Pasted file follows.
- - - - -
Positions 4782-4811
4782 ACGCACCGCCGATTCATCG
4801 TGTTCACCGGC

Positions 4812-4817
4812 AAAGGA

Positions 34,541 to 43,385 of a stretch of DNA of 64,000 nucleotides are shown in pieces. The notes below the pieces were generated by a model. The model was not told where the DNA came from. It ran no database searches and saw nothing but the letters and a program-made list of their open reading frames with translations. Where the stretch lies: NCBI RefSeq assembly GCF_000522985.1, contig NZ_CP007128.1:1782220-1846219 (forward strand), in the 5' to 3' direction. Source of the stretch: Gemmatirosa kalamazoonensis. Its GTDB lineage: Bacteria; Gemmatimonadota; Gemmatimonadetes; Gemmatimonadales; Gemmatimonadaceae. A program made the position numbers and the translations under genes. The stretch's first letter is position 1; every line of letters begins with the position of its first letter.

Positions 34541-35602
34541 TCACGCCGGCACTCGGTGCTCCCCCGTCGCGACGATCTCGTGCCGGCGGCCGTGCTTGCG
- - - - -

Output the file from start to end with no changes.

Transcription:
Positions 4782-4811
4782 ACGCACCGCCGATTCATCG
4801 TGTTCACCGGC

Positions 4812-4817
4812 AAAGGA

Positions 34,541 to 43,385 of a stretch of DNA of 64,000 nucleotides are shown in pieces. The notes below the pieces were generated by a model. The model was not told where the DNA came from. It ran no database searches and saw nothing but the letters and a program-made list of their open reading frames with translations. Where the stretch lies: NCBI RefSeq assembly GCF_000522985.1, contig NZ_CP007128.1:1782220-1846219 (forward strand), in the 5' to 3' direction. Source of the stretch: Gemmatirosa kalamazoonensis. Its GTDB lineage: Bacteria; Gemmatimonadota; Gemmatimonadetes; Gemmatimonadales; Gemmatimonadaceae. A program made the position numbers and the translations under genes. The stretch's first letter is position 1; every line of letters begins with the position of its first letter.

Positions 34541-35602
34541 TCACGCCGGCACTCGGTGCTCCCCCGTCGCGACGATCTCGTGCCGGCGGCCGTGCTTGCG